This week we here at Local 4 are paying tribute to people who died from COVID-19. A family in Silvis feels that pain and hopes their experience convinces people to take the pandemic seriously.
At least 1,000 people in the greater Quad Cities area died from the pandemic.
It’s a pain that no daughter wants to feel.
“This was a big shock to all of us,” Alicia Lara-Sepeda said.
It’s a loss a wife will never forget.
“My all. He was my all. We were married 51 years and it didn’t even seem like it,” Monica Lara said about her late husband Juan Lara.
In late October, many members of Alicia Lara-Sepeda’s family caught COVID including herself and her parents Monica and Juan Lara. Both were hospitalized. Monica recovered and was sent home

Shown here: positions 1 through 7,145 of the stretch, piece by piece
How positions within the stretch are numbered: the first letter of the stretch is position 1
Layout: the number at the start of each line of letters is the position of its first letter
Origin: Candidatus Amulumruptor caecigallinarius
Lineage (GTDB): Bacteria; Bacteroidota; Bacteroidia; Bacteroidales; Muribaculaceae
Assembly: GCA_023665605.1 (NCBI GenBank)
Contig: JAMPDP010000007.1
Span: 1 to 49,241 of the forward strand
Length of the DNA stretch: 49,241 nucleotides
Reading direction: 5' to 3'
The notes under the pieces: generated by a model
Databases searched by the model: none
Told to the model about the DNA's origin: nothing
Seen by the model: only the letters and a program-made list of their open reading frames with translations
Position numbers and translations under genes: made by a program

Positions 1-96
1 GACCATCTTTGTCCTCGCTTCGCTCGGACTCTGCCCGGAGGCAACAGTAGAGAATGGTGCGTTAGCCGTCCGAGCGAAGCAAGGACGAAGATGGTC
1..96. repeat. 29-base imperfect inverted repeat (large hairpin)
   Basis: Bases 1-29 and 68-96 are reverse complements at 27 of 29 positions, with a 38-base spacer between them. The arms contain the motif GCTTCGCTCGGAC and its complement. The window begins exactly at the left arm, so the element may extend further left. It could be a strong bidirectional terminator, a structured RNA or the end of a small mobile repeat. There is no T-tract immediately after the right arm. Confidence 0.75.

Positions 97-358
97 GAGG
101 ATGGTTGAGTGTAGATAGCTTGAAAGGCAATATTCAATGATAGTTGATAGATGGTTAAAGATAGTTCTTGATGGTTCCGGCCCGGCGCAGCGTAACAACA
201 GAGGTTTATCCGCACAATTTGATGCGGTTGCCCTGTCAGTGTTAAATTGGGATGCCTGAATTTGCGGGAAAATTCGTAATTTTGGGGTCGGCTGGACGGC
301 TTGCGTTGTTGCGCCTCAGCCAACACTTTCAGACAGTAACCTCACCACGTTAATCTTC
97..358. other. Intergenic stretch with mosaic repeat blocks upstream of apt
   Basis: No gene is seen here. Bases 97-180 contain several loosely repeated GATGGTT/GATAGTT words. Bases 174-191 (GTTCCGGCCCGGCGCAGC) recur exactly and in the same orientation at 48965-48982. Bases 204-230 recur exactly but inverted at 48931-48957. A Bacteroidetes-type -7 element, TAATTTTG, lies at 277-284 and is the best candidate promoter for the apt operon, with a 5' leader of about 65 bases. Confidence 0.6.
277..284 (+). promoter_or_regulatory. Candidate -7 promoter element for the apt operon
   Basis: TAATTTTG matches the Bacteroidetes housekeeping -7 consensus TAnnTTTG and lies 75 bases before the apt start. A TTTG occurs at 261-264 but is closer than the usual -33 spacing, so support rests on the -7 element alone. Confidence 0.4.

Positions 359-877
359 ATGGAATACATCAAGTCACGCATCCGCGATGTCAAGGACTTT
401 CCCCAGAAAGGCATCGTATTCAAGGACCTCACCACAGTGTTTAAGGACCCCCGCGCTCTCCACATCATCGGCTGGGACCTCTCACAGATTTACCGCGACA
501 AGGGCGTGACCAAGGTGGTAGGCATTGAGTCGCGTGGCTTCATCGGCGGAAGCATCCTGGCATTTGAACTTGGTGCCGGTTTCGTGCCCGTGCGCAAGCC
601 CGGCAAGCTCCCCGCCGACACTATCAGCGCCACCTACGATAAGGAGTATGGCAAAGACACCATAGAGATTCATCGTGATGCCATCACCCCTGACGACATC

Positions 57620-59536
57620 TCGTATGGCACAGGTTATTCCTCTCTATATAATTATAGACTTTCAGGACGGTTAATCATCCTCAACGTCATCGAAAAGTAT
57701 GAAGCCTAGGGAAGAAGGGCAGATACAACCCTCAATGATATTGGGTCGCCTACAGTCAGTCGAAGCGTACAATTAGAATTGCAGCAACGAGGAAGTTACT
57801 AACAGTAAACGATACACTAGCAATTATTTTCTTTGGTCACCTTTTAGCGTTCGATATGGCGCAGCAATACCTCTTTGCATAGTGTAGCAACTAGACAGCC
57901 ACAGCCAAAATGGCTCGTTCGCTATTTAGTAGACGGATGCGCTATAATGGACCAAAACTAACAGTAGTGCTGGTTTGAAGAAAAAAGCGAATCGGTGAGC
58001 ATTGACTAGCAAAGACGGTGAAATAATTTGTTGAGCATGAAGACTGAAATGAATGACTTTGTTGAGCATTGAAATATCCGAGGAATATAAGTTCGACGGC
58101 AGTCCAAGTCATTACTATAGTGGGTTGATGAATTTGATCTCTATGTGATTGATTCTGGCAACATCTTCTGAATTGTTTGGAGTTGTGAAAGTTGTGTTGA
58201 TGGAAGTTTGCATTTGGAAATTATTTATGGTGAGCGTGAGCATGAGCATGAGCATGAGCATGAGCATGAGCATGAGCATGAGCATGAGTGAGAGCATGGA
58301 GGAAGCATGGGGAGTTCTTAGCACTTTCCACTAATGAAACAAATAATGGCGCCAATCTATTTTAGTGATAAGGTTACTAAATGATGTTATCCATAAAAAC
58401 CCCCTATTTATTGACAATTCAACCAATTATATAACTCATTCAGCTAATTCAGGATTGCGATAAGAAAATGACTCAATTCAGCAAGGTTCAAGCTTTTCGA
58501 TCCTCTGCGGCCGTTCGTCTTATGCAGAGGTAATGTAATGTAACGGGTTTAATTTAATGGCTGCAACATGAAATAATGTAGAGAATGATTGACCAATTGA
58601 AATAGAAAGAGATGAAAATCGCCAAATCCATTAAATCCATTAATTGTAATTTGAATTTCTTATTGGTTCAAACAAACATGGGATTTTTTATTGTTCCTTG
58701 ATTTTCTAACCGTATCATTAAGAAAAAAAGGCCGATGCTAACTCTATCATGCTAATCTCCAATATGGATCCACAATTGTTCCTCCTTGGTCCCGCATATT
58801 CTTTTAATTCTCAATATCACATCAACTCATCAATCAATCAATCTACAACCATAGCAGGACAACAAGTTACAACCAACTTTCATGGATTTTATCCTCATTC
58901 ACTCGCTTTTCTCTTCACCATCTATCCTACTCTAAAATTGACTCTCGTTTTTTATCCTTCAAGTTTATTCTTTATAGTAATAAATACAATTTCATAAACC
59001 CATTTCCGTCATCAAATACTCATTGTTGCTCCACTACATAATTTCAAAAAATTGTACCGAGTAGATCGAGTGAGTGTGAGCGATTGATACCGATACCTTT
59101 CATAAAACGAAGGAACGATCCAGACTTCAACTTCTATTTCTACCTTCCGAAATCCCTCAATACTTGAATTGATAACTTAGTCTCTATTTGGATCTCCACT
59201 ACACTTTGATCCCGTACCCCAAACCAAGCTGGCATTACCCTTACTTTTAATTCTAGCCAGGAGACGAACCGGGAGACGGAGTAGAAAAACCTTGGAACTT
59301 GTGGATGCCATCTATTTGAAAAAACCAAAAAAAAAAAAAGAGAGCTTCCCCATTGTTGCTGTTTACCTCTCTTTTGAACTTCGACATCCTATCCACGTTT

with a crowd to cheer her on. Alicia also recovered.
Unfortunately, Juan Lara’s kidneys failed and the family had to make a tough decision.
“I had to tell my mom that, I don’t think he is coming home. I just have a feeling that it’s not going to happen,” she said.
They took him off life support on November 30 he died that day surrounded by family.
“We told him that it was okay. He can rest now, and that we’re not mad,” Lara-Sepeda said. “He fought. He fought as hard as he could.”
His family describes him as hard working, caring and someone everyone could count on.
He was there for anybody. He’s seen people out on the street with car problems. He’d stop what he was doing to go see if he could help them and most of the time, he got them going again,” Monica Lara said.
They said their faith and belief that he’s in a better place helps them cope.
“That’s our legacy. Praying for him, talking about him,” Lara said.
As for alicia, she carries her dad with her wherever she goes with a new tattoo.
“I wake up everyday and I see him,” she said.
Overall, the family wants people to take the pandemic seriously to save the lives of those both young and old.